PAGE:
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Close Analysis of Strictly Ballroom

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        This essay will focus on the rooftop scene of the film ‘Strictly Ballroom’ by Baz Luhrmann from Australia. This film is released in the year 1992 and runs for 94 minutes. It was based on a play of the same name in 1984 by the same director.

        Before discussing on a specific scene in the film, the plot is to be introduced first. The film ‘Strictly Ballroom’ is about Scott Hastings, a young ballroom dancer who struggles to establish his own style of dancing and at the same time, trying to win at the Pan-Pacific Grand Prix Dancing Championships. As a result of him dancing in his own style, he loses to a rival pair in the Southern Districts Waratah Championship and was left behind by his partner Liz Holt for the winning male, Ken Railings – that is due to the fact that Ken’s partner Pam Short got involved in an accident and broke both of her legs.

        Scott was born in a family with a record of ballroom dancing and has been trained since the age of six. His strict mother Shirley teaches ballroom dancing with his teacher, who is also his parents’ old friend; Les Kendall whereas his meek father Doug does the chores at the studio. As he is left without a partner, the teacher and his mother does try-outs to search for him a new one. Unknown to the others, Scott is approached by the beginner dancer Fran and she manages to persuade him to realise her potential. They begin to train together.

        Unfortunately, the federation, his mother and Les had other ideas for him. A famous dancer is retiring, leaving his partner alone – thus they decided that she, Tina Sparkle should be with Scott. Fran is ushered away but is sought by Scott. He finds her at her home, they dance and is laughed at by Fran’s family. A frustrated Scott soon learns to dance authentic paso doble style with passion, trained by Fran’s father and grandmother. As the rehearsals go, ugly duckling Fran blossoms into a confident swan and their relationship gets closer.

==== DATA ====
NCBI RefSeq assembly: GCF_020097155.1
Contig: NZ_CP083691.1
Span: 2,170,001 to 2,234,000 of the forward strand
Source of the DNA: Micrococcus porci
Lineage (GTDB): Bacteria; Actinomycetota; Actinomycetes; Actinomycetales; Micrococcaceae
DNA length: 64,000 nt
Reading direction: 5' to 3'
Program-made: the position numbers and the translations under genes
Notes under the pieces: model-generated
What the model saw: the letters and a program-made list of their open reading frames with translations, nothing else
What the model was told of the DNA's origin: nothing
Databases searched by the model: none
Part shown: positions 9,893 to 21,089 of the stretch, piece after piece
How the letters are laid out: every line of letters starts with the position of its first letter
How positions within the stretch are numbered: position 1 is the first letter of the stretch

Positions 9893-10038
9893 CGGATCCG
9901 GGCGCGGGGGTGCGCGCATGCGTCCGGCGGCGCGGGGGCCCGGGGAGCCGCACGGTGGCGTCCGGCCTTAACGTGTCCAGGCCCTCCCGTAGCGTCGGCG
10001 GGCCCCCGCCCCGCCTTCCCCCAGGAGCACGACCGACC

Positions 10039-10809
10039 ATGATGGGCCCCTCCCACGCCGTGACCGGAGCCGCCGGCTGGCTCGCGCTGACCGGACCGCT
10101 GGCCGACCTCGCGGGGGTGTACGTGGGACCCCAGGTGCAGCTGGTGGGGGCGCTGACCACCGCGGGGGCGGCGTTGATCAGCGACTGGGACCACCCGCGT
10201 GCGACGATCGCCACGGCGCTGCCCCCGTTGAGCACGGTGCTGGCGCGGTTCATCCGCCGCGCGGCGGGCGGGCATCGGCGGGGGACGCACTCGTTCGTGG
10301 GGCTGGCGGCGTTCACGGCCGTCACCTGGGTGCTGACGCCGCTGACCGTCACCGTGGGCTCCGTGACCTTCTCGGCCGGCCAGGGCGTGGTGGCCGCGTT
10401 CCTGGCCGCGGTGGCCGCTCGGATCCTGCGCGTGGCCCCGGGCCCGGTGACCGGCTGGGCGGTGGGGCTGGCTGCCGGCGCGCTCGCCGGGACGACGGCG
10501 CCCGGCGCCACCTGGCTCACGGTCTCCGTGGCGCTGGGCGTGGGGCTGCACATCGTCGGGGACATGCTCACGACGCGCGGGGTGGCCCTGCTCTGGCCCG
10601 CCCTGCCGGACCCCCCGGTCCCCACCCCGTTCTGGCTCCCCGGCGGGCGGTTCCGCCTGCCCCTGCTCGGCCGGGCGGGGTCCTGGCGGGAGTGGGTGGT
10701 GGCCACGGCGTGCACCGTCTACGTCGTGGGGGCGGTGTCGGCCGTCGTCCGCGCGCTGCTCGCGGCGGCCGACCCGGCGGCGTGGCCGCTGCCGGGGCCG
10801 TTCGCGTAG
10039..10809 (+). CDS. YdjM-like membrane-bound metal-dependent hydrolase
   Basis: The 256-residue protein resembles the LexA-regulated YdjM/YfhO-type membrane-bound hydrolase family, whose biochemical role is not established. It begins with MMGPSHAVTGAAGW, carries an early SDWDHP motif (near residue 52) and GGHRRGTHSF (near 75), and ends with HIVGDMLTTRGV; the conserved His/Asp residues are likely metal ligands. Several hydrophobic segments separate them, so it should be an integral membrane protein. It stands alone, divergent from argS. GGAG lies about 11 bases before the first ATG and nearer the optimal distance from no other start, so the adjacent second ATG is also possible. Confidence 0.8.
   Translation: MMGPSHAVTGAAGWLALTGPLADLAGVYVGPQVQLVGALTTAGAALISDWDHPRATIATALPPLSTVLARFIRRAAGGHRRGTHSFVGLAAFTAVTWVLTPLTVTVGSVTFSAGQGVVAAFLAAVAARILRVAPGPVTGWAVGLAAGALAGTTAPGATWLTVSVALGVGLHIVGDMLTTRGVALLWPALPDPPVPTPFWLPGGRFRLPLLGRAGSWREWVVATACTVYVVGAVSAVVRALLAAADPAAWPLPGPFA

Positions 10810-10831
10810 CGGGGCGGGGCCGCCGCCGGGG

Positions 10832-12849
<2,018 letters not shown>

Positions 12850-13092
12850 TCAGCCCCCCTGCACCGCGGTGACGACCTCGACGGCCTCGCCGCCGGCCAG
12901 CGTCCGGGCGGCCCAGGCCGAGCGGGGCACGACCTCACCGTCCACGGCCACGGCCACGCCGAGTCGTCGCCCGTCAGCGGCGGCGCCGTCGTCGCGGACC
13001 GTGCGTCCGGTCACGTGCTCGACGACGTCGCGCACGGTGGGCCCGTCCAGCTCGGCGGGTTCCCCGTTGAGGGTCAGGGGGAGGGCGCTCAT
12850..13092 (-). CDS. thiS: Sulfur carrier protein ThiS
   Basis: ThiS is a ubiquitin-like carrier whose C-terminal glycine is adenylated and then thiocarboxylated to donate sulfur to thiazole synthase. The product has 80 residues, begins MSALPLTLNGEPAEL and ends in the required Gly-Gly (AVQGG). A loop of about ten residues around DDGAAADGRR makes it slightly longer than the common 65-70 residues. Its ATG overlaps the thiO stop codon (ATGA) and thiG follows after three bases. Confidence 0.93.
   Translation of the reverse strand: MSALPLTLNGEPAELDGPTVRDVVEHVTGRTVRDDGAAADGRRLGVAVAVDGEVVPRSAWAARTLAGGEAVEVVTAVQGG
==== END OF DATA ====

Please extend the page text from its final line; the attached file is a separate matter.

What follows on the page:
Back home, the president of the federation, Barry Fife and the others are plotting a way to make Scott dances the ‘right’ way. He tells him the ‘truth’ that his parents used to be champions in ballroom dancing until his father begins to incorporate new steps into their routine. He continues by saying that Doug turns self obsessive and unorthodox until they lost the Pan-Pacific Grand Prix and he became a broken man, only to be sustained by the hope that his son will not repeat his mistakes. With this, Scott is convinced to dance and win with the now without partner Liz as Ken leaves her for Tina.

        At the Pan-Pacific Grand Prix, the whole facade is revealed as Scott’s friend Wayne and partner Vanessa overheard Barry fixing the competition to make Ken and partner win. As they went to tell this to Les, Doug pulls Scott aside and tells him that he had never danced in the Grand Prix and that Barry had convinced Shirley to dance the conventional steps in the competition with Les, which leads to their downfall. After hearing the real truth, he seeks out Fran and dances with her on the competition floor. Barry and his accomplice try to stop their dancing and manage to, despite the interference offered by Scott’s family and friends. Barry proceeds to disqualify them but Doug, along with Fran’s father and grandmother clapped out a beat to encourage them to dance from their hearts, drawing cheers and claps from the crowd. Liz turns the music back on and the whole audience joins them on the floor as the movie closes with the sight of people dancing in each other’s arms and Scott and Fran kissing.